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Once & For All: Stopping Sexual Harassment at Work

Avoiding Problem-Solving Landmines

Changing regulations. New technologies.  Budget cuts.  Let’s face it. Challenges abound in today’s workplace! There is a tremendous need for leaders to address these types of situations quickly. But the last thing you need is to rush off and make mistakes that could have been avoided. Here are five pitfalls and tips for getting around them.

Mistake 1) For the sake of speed and efficiency, take the “I’ll do it myself” approach to identifying a solution.  (Here’s where you tell yourself that involving a lot of people will just cause confusion or possibly create a scenario where people will get hurt because their input isn’t acted upon.)

Yes, when facilitated improperly, collaborative group sessions can end in chaos and hurt feelings. But, when you don’t involve others, you are missing an opportunity to engage your team, collect ideas from those closest to the problem and present team members with an opportunity to align themselves with organizational objectives. The key is to learn how to properly facilitate a collaborative session.  Remember, as a leader, it’s not your job to have all the answers, but it IS your job to develop and utilize the knowledge and talent of your team.

Mistake 2) Focus on who or what caused the problem so you can solve it once and for all.
  (This is when you act from the belief that the best way to make progress on solving a problem is to first go backward.)

Identifying the root-cause of a problem is sometimes necessary to solving it.  But most of the time it’s best not to stay mired in the past looking for who/what to blame.  Switching your team to a future focus can instantly change the tone of a meeting from cautious to cooperative.  As much as you can, avoid fixating on the things that aren’t working and use the group’s energy to identify things that are going well (…there is always something positive to build on, if you look hard enough).

Mistake 3) Assume that everyone shares the same understanding of what needs to be accomplished.  (Sad but true…group members often think they have the same destination in mind, but they end up arriving at different places.)

It is critically important to clarify the group’s goal by asking “what is our objective?”. Your team likely has people in different positions with vastly different perspectives on the situation. (For example, finance may think the objective is strictly to reduce expenses while fulfillment thinks it is to control costs while ensuring a sufficient inventory level.)  The diverse opinions and experiences of your team will work to your advantage only if you make sure everyone is using the same definition of success when it comes to the desired outcome.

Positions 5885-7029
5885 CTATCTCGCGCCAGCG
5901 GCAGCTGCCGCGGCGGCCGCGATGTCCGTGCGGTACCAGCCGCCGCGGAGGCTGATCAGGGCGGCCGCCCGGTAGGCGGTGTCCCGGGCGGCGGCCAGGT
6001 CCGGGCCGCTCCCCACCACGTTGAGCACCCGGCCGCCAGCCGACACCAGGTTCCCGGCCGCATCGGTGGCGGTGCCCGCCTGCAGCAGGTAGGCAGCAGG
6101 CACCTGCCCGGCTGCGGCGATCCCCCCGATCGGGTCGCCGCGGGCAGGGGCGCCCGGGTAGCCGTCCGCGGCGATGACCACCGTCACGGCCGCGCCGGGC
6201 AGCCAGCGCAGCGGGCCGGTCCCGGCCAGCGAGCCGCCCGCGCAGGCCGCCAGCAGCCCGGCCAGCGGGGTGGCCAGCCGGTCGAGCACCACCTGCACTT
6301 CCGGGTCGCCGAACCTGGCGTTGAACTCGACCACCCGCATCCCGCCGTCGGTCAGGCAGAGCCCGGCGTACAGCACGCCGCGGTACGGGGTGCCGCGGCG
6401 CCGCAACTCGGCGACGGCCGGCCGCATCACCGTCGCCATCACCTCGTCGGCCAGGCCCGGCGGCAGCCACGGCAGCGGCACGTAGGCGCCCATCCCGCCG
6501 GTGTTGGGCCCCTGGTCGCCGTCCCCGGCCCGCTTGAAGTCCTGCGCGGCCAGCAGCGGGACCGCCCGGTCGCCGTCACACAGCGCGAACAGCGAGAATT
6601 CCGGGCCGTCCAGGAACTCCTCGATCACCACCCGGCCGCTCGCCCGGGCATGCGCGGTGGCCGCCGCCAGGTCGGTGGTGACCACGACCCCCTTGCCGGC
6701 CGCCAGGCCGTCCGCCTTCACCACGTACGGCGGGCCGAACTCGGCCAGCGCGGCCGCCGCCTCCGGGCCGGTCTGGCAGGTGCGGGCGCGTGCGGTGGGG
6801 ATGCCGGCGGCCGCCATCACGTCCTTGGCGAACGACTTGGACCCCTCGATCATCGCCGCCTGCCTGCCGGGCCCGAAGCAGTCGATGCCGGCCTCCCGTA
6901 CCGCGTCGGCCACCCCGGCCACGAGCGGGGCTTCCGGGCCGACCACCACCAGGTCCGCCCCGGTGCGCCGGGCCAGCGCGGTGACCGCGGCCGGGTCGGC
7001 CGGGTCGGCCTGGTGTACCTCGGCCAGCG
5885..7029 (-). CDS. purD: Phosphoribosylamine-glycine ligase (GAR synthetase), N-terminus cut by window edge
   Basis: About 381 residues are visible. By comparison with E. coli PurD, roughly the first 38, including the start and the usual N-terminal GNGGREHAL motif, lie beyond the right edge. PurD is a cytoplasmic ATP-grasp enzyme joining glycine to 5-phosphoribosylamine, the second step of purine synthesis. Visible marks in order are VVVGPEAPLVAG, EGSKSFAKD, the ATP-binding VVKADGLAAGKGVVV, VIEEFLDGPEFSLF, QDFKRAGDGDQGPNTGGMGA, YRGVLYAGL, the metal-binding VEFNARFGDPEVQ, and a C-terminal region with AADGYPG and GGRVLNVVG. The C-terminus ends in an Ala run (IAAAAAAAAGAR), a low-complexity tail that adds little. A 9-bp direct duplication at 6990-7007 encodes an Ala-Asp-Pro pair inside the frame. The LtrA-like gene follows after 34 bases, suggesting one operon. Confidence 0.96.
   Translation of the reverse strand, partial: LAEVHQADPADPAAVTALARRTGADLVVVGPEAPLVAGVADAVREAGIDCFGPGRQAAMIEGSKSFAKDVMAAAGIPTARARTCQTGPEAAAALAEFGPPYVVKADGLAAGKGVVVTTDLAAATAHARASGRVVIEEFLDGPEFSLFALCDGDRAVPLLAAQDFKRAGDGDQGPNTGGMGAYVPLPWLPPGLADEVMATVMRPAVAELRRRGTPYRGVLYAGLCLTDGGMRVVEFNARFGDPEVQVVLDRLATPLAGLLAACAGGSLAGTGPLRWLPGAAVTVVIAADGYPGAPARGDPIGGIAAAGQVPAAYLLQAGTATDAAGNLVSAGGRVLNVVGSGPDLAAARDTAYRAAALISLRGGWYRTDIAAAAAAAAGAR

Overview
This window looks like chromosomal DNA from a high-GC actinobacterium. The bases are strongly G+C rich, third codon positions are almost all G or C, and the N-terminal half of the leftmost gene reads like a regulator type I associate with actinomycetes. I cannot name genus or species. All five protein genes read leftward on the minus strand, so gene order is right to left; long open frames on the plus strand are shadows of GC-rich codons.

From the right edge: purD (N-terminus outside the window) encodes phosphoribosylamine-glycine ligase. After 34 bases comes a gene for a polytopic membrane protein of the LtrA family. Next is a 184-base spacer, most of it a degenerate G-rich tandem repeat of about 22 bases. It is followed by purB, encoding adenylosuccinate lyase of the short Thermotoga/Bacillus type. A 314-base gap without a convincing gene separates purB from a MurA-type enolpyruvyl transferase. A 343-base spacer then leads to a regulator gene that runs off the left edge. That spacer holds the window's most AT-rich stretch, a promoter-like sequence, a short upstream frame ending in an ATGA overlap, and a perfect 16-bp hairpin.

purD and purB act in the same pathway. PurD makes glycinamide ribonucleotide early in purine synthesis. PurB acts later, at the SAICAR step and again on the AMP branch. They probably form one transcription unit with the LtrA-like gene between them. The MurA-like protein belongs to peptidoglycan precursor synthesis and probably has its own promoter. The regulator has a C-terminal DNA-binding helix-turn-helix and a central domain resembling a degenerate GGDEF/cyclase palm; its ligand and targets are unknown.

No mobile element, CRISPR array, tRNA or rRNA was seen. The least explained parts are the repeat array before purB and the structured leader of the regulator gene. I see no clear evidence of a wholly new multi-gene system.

Mistake 4) Get buy-in to the solution by reminding people what will happen if nothing is done.  (Okay, this isn’t a bad thing in and of itself; it’s only a mistake if you don’t ALSO cover the myriad benefits of finding a solution.)

When people don’t connect value to the achievement of a goal, motivation and execution suffer.  For maximum buy-in, have the group consider the benefits that will be realized by all stakeholders—customers, ownership, the organization as a whole, internal teams and departments and, lastly, the individuals themselves.

Mistake 5) Leave out the “accountability” piece.  (Don’t bother figuring out who’s doing what …just wing it!)

The best way to make sure people are truly part of the solution is to make sure they leave the meeting having committed to doing something. Detailed discussions should be had around questions like these: What steps must we take to reach the objective? Who will be doing what, and by when? How will we measure our progress?

For more on this topic: Preview 5 Questions Every Leader Must Ask, a video-based training program from CRM Learning. Based on the book “Leadership Made Simple” by Ed Oakley and Doug Krug, the program teaches a simple framework for facilitating a collaborative session and successfully engaging your team to address any workplace challenge (be it a problem or a new project). For more information on “Leadership Made Simple”, visit Enlightened Leadership Solutions.

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